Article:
We investigated the behavioral changes in Toxoplasma-infected mice that developed brain cysts in two environments with exposed versus non-exposed areas and observed that chronic infection modifies a series of specific aspects of unconditioned behaviors. In infected animals, exploratory locomotion was more common, faster and had higher initial acceleration. Strikingly, this locomotion was also organized differently relative to control groups: infected animals exhibited fewer and longer segments of ambulatory movement. Additionally, these animals did not display normal cautious behaviors when placed in a novel environment, and they also showed differential responses to unsafe areas with reduced unconditioned fear and more risky behaviors.
When we reduced the dimensionality of 37 behavioral features to 5 different factors using principal component analysis, we were able to cluster the behavioral differences between animals with brain cysts and the different control groups into two main factors. These factors mostly represented features related to the microstructure of exploratory behavior (F4) and risk/unconditioned fear (F5). Surprisingly, no significant differences were observed between experimental groups for the factor representing features of general locomotion (F1). This result indicates that the behavioral modifications in exploratory locomotion observed in mice with brain cysts likely reflected the altered structure of exploratory behavior, rather than representing hyperactivity.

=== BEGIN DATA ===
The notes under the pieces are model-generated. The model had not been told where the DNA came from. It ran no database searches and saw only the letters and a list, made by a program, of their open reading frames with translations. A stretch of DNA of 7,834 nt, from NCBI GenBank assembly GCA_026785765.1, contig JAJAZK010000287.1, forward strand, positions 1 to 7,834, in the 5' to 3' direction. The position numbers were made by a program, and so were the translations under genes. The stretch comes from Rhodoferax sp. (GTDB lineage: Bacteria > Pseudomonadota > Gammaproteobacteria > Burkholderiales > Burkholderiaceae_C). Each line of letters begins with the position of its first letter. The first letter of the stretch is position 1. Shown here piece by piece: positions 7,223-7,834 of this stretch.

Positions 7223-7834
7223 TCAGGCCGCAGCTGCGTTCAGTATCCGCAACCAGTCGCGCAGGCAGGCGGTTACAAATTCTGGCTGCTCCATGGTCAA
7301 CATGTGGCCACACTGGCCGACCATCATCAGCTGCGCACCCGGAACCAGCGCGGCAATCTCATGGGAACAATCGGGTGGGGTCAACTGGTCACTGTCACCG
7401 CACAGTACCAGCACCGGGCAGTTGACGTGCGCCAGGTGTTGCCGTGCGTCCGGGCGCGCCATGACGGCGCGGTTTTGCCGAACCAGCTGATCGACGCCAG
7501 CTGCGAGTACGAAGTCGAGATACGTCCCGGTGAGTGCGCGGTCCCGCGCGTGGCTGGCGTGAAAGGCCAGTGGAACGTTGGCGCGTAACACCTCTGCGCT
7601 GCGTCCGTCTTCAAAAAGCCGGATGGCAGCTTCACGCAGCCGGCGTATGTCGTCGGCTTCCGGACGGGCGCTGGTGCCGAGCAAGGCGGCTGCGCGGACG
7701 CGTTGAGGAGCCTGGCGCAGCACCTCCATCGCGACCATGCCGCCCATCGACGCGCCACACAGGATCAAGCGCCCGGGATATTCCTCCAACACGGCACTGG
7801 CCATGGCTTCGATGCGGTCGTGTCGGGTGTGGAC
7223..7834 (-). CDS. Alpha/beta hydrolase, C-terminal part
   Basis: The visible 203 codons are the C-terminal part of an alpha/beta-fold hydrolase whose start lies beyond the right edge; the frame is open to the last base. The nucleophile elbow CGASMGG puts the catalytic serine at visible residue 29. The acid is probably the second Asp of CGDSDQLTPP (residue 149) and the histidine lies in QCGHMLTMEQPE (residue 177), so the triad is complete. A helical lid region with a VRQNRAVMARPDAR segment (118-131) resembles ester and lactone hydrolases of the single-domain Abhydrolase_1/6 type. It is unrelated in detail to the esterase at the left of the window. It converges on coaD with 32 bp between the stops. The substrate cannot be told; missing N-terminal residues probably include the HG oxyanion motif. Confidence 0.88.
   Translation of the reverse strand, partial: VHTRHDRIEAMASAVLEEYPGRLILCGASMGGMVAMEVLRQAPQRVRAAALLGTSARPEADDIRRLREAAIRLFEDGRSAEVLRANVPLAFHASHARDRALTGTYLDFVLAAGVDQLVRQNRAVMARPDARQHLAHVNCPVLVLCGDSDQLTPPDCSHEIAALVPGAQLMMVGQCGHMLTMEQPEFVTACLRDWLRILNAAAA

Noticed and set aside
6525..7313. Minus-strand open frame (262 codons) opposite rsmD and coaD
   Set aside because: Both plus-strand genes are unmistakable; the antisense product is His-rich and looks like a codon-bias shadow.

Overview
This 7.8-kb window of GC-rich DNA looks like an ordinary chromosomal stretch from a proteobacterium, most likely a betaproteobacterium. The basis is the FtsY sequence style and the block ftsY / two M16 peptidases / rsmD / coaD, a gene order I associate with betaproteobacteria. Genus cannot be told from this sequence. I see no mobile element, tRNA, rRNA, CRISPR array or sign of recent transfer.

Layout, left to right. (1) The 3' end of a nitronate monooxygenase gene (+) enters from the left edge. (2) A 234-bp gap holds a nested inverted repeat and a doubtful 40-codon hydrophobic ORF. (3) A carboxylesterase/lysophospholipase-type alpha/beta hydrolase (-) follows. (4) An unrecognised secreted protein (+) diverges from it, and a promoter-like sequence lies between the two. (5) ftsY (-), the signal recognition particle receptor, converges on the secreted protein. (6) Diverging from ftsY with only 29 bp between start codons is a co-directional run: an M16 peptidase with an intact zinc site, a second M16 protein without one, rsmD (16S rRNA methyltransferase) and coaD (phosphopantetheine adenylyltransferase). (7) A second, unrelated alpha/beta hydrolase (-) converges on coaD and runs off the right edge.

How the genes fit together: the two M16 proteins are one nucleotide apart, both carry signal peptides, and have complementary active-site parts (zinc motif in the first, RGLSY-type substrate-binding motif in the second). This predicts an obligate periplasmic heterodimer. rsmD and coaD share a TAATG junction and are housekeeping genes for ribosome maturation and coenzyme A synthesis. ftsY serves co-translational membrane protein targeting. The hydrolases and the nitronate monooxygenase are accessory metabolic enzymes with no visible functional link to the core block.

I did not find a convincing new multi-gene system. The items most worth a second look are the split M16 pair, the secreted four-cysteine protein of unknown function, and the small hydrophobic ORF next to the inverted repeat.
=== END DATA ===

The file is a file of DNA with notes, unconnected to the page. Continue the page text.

The data presented here suggest that chronically infected animals show differential responses to exposed areas, away from normal defensive behavior, and are consistent with previous studies in infected rats 
. However, our data do not allow us to discriminate whether these behavioral alterations are caused by changes in the way environmental risk is evaluated, and/or by changes in producing/organizing the appropriate behavioral responses.
We observed that although cysts in chronically infected animals were not randomly distributed across different brain areas, there was no special frequency of cyst accumulation in specific brain regions (e.g. in the amygdala as has been reported in previous studies 
). However, we found evidence that particular combinations of cyst distribution in the brain biased the animals for specific behavioral phenotypes (changes in risk/unconditioned fear, described by F5). These results suggest that cyst accumulation in different areas of a particular circuit may lead to similar behavioral alterations and thus that the parasite may have experienced selective pressure to manipulate functional neuronal circuits rather than a specific area.
Another possibility is that the parasite would change the secretion or function of general neuromodulators. For example, altered concentrations of catecholamines and indolamines have been observed in whole brain extracts of Toxoplasma
-infected mice. In particular, dopamine levels have been reported to be higher in Toxoplasma
-infected mouse brains 
, and a recent study showed that brain cysts were able to produce tyrosine hydroxylase, an enzyme involved in dopamine biosynthesis, and also that Toxoplasma
-infected dopaminergic neurons showed an increase in dopamine synthesis and release